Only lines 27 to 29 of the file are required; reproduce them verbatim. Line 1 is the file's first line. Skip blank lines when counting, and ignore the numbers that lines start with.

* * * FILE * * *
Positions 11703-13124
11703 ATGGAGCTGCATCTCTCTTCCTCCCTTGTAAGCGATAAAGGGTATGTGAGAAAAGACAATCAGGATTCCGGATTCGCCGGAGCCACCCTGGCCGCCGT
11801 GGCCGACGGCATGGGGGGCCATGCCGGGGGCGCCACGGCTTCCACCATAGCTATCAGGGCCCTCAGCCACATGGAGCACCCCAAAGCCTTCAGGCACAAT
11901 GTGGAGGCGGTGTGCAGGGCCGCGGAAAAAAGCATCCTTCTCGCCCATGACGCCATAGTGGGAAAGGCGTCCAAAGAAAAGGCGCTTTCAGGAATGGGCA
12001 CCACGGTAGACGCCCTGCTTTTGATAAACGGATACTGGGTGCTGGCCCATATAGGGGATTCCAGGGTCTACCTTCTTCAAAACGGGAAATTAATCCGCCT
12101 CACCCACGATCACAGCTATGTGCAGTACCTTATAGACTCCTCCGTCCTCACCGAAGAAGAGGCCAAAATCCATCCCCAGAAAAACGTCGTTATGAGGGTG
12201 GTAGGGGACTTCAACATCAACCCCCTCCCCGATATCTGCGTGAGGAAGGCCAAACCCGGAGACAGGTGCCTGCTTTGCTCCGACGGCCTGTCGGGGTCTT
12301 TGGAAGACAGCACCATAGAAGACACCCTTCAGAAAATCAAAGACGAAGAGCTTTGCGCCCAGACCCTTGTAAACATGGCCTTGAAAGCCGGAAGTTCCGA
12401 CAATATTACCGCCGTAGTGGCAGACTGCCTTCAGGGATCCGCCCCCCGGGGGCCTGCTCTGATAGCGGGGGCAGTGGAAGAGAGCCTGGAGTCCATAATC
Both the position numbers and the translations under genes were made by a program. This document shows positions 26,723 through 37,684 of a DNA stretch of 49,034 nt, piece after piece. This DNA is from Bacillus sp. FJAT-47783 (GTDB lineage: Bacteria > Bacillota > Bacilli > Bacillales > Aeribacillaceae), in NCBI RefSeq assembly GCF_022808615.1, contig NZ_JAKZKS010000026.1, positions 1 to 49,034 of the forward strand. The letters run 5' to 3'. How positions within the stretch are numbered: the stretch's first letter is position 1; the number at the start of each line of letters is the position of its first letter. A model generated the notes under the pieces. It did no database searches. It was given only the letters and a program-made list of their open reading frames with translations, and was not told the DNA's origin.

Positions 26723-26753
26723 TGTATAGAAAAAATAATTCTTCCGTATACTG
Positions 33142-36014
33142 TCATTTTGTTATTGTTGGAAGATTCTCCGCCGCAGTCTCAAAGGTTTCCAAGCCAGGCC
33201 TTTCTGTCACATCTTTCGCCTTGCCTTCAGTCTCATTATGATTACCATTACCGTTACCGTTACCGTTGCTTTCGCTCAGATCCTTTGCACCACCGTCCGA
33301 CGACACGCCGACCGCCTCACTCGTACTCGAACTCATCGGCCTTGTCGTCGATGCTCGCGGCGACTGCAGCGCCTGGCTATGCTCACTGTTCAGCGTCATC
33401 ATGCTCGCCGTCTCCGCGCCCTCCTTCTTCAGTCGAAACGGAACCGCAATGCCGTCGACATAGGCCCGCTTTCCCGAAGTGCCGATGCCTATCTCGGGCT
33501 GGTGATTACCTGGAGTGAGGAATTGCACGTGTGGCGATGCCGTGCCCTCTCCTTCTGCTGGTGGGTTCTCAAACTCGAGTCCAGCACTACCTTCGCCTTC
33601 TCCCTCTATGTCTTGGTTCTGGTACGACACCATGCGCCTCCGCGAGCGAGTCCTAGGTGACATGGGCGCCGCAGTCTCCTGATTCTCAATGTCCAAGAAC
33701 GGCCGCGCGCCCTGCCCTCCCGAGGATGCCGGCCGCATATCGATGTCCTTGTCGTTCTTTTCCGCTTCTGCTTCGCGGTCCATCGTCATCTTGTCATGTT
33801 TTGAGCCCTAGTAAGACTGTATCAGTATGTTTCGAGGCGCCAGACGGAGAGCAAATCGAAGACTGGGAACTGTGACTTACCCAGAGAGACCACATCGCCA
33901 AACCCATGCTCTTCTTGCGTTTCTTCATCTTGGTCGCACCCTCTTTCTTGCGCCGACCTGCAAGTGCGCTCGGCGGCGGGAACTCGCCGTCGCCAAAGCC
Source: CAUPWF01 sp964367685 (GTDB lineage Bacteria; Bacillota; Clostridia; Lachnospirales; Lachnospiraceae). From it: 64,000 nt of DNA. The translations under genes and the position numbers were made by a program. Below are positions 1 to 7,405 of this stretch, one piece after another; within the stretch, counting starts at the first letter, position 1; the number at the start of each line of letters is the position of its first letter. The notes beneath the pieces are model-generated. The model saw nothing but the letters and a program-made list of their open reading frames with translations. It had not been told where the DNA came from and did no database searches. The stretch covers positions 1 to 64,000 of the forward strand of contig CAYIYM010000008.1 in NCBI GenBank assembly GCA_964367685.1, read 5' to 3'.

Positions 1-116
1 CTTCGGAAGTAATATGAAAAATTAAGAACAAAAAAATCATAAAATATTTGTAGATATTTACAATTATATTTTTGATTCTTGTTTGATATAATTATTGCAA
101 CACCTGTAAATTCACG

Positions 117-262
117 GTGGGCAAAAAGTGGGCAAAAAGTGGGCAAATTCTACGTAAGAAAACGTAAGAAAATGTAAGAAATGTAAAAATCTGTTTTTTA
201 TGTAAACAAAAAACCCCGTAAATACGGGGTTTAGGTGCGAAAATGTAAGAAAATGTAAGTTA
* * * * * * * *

Positions 117-262
117 GTGGGCAAAAAGTGGGCAAAAAGTGGGCAAATTCTACGTAAGAAAACGTAAGAAAATGTAAGAAATGTAAAAATCTGTTTTTTA
201 TGTAAACAAAAAACCCCGTAAATACGGGGTTTAGGTGCGAAAATGTAAGAAAATGTAAGTTA